The etiological a gentisa via ninfluenz a type A virus und e r the family Orthomyxoviridae. Avian influenza pandemics in Pakistan, Nepal and Myanamar (1995) and in India (2006 and 2008) have caused concern and anxiety among the scientists and poultry farmers.
The virus, however, exists in a variety of feral migratory birds viz. fowl, duck and turkey in subclinical form. In domesticated poultry the pathogenicity of the virus ranges from non-clinical forms to a fulminant respiratory syndrome with a high rate of mortality, the latter form being designated as 'Fowl plague' in view of its devasting nature.
Epidemiology: The virus spreads rapidly both by direct and indirect contacts.Migratory birds ducks, pig and turkey act as reservoirs and play a major role in viral transmission to poultry. Eggs laid at active stage of infection are contaminated both outside and inside. The incubation period is short ranging from a few hr to 3 days depending on the dose, age of the bird and the virus strain.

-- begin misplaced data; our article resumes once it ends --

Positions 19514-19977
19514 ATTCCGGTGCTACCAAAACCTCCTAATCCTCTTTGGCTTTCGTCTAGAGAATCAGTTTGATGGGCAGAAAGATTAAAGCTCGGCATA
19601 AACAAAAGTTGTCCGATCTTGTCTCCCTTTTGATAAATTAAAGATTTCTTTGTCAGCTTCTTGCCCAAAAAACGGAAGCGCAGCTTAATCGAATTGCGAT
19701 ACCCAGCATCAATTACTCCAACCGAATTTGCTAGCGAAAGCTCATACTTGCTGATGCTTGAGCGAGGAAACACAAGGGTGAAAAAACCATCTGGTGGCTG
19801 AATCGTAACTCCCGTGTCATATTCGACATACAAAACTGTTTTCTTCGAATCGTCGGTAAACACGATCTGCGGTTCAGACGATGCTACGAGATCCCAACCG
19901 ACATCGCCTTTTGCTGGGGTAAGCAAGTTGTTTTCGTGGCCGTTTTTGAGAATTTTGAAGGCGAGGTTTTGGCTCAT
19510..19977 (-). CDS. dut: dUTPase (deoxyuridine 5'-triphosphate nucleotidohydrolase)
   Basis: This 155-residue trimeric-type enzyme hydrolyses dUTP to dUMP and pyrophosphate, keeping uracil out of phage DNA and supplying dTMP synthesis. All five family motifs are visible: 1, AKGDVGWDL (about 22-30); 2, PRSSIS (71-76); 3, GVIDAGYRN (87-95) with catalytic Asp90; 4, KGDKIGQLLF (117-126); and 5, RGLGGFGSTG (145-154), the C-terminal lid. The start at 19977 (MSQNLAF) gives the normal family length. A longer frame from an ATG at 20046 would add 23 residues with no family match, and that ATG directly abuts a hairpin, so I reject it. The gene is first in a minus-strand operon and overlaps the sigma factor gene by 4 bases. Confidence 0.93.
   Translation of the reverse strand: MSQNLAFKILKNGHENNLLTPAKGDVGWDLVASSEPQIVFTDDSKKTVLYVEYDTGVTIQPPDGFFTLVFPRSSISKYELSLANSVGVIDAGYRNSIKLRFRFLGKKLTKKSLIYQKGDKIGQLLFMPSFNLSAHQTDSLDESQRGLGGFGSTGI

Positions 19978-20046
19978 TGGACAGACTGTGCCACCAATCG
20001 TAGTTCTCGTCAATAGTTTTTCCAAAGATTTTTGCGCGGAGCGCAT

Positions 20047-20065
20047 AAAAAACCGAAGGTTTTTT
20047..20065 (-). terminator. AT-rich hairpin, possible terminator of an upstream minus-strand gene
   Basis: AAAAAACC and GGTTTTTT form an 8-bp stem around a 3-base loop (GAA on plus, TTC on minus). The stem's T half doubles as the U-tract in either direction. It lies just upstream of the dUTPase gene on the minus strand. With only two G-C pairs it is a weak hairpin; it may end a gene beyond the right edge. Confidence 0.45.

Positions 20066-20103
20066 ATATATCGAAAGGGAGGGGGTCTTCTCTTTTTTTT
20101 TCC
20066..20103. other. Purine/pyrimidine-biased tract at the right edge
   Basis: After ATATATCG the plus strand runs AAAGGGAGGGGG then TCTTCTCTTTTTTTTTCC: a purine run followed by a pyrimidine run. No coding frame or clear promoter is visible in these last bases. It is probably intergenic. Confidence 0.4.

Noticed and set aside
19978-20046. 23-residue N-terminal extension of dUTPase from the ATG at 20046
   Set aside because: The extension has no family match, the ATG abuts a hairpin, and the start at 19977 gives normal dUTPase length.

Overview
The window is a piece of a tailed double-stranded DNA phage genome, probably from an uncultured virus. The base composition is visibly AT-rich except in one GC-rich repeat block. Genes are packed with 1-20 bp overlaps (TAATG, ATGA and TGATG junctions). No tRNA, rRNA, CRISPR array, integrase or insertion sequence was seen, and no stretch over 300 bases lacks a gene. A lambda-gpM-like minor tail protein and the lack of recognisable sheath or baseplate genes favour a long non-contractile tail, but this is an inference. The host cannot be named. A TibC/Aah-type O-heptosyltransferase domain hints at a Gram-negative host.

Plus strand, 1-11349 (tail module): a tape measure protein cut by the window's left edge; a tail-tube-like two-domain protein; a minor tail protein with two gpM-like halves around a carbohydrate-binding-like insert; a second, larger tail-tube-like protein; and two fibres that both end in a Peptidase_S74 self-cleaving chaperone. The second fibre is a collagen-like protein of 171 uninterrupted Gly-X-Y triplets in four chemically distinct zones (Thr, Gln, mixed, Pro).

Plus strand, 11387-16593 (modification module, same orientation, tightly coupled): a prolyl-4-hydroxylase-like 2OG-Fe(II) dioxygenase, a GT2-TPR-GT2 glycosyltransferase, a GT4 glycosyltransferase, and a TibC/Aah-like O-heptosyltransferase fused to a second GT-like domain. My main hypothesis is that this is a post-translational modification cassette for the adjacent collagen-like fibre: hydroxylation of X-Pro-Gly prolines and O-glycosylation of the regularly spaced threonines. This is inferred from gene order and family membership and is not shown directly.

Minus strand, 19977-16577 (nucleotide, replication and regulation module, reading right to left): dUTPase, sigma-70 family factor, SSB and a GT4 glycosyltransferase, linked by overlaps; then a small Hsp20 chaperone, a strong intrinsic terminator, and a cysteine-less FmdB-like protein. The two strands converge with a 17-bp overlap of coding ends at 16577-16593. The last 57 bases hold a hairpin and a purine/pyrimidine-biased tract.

Diagnosis: T he disea se is d ia gno sed by se r olo gic al co nfir ma tio n using haemagglutination inhibition (HI) test with convalescent sera, AGID with nucleo protein or matrix protein monoclonal antibody, single radial haemolysis test or by ELISA using nucleo-protein monoclonal antibody. The virus is successfully isolated in embryonating hen eggs by inoculating processed nasopharyngeal or cloacal swab samples collected from clinical cases.
Control: The disease can be controlled by using inactivated vaccines and applying other control measures, viz. (i) physical separation of healthy birds from ailing birds, (ii) minimizing the contact of poultry with feral and migratory birds, (iii) proper disposal of carcasses, (iv) creating a disease-free zone at international borders by de-population, (v) banning importation of biologicals, reagents, poultry, pigs and their products from disease reporting countries, and (vi) periodical screening of poultry for maintaining the disease-free status.